Posts tagged ‘Cuba’

September 27, 2011

The Cover for Tesora, designed by Anne Abrams

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August 4, 2011

Tesora refuses to end itself

Still slogging through the end of the rough draft of my novel, Tesora. The plot must be complete for me to give it a rest, so there is yet no rest for me. It’s hard to finish a story that concerns slavery. And it’s hard to let go of characters I’ve grown to love. Stay tuned. I will finish it.

July 24, 2011

Almost finished with the Tesora rough draft

I’m on a final push to finish my manuscript for the novel, so I haven’t posted in a while and I probably won’t post again for another week or two. After that, I will post some new things from the novel. Thanks.

July 15, 2011

Esmeralda Santiago’s “Conquistadora” —a Puerto Rican Plantation Mistress Strikes Out

In a review in The NY Times it says that Esmeralda Santiago’s “Conquistadora” is a novel about a Puerto Rican plantation mistress. It’s set in mid-19th-century Puerto Rico. Puerto Rico was one of the last holdouts for slavery in the Americas, ending it in 1873, although slavery in Cuba wasn’t abolished until 1884. The novel’s heroine ends up a widow running a sugar plantation who becomes romantically involved with an overseer. She is a heroine, however, of mixed reviews: she was not above having her slaves tied to a tree and whipped when it profited her.
http://www.nytimes.com/2011/07/17/books/review/book-review-conquistadora-by-esmeralda-santiago.html

July 8, 2011

Ronan’s Stolen Gold Meets the Pirates Who Once Owned It

The main character from Tesora, Ronan, is confronted by three pirates. They once sailed the pirate ship which supplied Ronan with his traveling money (gold coins). They appear in his town to get the money back. They carry muskets like the one pictured below. They also walk the same swagger as this musketeer. They count on Ronan being young and afraid—they don’t count on his support from the folk in Puerto Toque.

June 9, 2011

Real pirate treasure is shown is this slide show.

Real pirate treasure is shown is this slide show. Click this link:

http://www.slate.com/slideshow/arts/pirate-treasures#all

June 9, 2011

The music in writing flows from the story itself

I don’t stand in line to buy an album of music I already own. Also, I don’t look for books that read exactly like Chekhov, as good as he was. I want something unique, a story that is specifically a new tune with a different use of harmony, and most of all: with a different rhythm. The only way I know to create such a thing is to find it in myself. My own mind is what I trust to synthesize all those elements in a story to make it all work together. The music comes from the imagined story itself, the words come from that same place. The intellectual mind is important, but not any more important than the sub-conscious or even unconscious parts of the brain. The more of myself I can access to add to a story, the better it will be. Listening to music can help (I listen to Afro-Cuban music while I write my Caribbean story), but writing is its own music so it helps me to hear it aloud . . . and to listen.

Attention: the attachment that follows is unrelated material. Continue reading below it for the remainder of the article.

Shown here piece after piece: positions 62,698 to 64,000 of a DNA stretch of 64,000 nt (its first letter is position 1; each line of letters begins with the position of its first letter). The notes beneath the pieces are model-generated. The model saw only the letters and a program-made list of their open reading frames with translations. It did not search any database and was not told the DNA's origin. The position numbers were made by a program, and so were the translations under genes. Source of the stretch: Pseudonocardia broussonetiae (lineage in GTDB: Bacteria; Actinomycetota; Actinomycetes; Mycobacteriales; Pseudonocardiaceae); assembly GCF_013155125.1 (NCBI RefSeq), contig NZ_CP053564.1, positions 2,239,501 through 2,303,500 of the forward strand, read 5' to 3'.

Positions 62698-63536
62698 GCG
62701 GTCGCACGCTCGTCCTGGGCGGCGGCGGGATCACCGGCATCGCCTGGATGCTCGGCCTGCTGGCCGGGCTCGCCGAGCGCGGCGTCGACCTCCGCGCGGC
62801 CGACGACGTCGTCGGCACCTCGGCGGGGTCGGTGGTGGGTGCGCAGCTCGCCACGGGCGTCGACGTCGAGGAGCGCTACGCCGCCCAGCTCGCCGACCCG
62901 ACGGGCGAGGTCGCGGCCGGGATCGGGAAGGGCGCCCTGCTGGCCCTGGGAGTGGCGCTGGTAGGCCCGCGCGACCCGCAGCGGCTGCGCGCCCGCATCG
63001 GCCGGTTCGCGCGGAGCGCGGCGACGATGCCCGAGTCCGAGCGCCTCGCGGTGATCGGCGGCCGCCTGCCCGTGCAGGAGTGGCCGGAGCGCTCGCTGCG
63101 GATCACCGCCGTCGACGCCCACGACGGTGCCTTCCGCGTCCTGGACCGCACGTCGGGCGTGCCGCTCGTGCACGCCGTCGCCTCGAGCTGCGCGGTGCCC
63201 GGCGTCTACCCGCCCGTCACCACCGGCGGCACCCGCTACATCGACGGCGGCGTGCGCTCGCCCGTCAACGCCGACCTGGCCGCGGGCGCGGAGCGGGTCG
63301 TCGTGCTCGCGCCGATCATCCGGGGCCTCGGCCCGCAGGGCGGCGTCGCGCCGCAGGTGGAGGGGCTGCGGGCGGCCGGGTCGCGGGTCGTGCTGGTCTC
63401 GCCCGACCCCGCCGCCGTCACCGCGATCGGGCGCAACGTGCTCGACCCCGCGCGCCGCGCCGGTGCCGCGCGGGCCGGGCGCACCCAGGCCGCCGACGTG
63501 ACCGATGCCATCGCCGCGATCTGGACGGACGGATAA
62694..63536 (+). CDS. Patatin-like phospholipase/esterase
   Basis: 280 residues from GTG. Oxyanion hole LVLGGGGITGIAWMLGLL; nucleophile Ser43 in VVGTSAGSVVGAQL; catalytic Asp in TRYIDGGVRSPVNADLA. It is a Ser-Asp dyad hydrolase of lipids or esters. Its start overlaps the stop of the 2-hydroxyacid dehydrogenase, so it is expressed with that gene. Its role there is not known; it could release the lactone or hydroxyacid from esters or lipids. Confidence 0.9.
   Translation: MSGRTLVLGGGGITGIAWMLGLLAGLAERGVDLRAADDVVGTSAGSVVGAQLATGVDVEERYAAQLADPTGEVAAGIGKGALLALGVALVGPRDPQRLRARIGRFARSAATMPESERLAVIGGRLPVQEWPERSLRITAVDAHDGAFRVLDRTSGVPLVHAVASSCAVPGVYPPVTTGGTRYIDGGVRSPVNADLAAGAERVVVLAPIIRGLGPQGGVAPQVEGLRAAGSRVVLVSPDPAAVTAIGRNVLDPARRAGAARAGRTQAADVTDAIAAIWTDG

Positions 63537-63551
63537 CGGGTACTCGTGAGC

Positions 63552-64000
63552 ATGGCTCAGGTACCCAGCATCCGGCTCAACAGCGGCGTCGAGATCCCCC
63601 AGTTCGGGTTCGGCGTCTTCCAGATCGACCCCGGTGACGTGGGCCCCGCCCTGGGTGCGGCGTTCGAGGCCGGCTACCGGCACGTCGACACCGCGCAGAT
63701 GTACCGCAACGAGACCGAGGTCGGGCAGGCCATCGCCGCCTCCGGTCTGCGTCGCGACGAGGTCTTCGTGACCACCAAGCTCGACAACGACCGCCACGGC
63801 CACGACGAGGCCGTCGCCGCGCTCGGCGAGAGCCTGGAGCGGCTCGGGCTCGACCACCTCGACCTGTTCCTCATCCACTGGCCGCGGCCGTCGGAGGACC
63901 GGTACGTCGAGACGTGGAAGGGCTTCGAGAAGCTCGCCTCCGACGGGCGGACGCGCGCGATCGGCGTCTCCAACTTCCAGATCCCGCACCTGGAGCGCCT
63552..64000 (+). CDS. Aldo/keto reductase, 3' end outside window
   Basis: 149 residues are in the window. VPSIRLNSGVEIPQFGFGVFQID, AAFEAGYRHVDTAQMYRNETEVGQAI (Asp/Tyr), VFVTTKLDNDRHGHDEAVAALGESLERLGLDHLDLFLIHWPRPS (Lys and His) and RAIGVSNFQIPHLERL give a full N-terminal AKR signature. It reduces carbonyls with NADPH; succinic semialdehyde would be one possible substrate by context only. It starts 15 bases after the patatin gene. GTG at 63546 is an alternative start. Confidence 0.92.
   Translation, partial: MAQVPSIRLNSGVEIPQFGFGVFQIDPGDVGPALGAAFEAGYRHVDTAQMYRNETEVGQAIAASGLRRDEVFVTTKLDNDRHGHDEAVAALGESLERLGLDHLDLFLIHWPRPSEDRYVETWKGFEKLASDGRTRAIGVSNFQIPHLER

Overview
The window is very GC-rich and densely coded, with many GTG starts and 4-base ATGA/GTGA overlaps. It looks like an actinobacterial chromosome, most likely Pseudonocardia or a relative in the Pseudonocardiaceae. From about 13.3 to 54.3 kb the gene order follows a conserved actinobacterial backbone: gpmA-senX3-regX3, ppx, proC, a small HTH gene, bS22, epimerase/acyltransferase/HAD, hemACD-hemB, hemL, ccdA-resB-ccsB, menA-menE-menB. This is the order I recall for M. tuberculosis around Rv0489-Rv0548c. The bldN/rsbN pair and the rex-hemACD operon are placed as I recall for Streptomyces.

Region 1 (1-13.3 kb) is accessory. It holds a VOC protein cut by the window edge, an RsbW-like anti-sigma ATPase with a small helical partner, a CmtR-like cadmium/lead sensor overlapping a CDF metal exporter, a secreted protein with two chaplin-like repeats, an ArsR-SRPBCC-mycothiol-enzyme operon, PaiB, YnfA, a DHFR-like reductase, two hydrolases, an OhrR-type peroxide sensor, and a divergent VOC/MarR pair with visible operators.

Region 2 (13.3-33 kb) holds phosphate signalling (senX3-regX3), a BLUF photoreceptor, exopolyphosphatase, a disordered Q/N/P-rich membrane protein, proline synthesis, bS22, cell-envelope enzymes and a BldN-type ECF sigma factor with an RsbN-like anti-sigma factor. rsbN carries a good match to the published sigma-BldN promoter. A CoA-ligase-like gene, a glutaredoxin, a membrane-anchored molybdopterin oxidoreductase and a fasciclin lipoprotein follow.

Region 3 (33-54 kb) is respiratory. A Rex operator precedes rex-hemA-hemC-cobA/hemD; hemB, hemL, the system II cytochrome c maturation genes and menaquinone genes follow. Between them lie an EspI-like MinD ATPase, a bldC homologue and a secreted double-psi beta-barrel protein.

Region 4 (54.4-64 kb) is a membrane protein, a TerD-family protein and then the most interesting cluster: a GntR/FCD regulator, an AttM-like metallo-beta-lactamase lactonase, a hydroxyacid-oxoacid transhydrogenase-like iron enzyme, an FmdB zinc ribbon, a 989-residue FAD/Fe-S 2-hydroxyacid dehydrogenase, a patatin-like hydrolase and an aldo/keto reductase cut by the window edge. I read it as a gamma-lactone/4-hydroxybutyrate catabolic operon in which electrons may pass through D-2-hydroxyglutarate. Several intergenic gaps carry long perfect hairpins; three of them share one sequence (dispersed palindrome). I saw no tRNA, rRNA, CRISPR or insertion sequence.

June 5, 2011

A rare picture of Tesora using an early 17th Century camera.

A rare picture of Tesora using an early 17th Century camera.

June 3, 2011

Tesora and Actual Pirates of the Caribbean

My novel, Tesora, is based on as much research into the facts of the era in which pirates roamed the seas of the Caribbean as I could find. Here is some of that information:

David Cordingly, from the National Maritime Museum in Greenwich, England, is author of the definitive book on pirates, Under the Black Flag.

He says that in the years between 1715 and 1725, there was an explosion of piracy in the Caribbean that was comparable in some ways with the recent outbreak of piracy in the seas off Somalia.

In contrast to the fictions displayed in the movies, the majority of the eighteenth-century pirates were working-class sailors: naval deserters, redundant merchant seamen, and former privateers. They were not the heroic, romantic characters portrayed in the movies by Johnny Depp’s Captain Sparrow. They were hard men notorious for their foul language, heavy drinking, and casual violence.

Also, it was true that “Negroes and mulattoes were present on almost every pirate ship, and only rarely did the many merchants and captains who commented on their presence call them slaves.” Kinkor even presents examples of blacks who were leaders of predominantly white crews.

Yet, Cordingly also wrote that conversely, “pirates shared the same prejudices as other white men in the Western world. They regarded black slaves as commodities to be bought and sold, and used them as slaves on board their ships for the hard and menial jobs.”

Information for this article from:
And

March 17, 2011

The rough draft sticks to my skin

For me a novel’s rough draft can sometimes devolve into a landslide of research, for use beneath the surface of the story and beneath the surface of the writer. How do you know when too much is too much? Sometimes it freezes me up, prevents me from zooming ahead on the opening-up to a fast-write first draft. I do love the spewing forth of the story without too much control: the elements of discovery that occur only at top speed when the imagination and my fingers are rocking at an allegro pace. Or speed punk. But I also want so much to get the story right. Get the geography right. Get the motivation right. The character’s mind and heart. For me? Perhaps, in tribute to the Japanese I’ll do a little Shinto purification, Misogi, with waterfalls . . . write in the bathtub.

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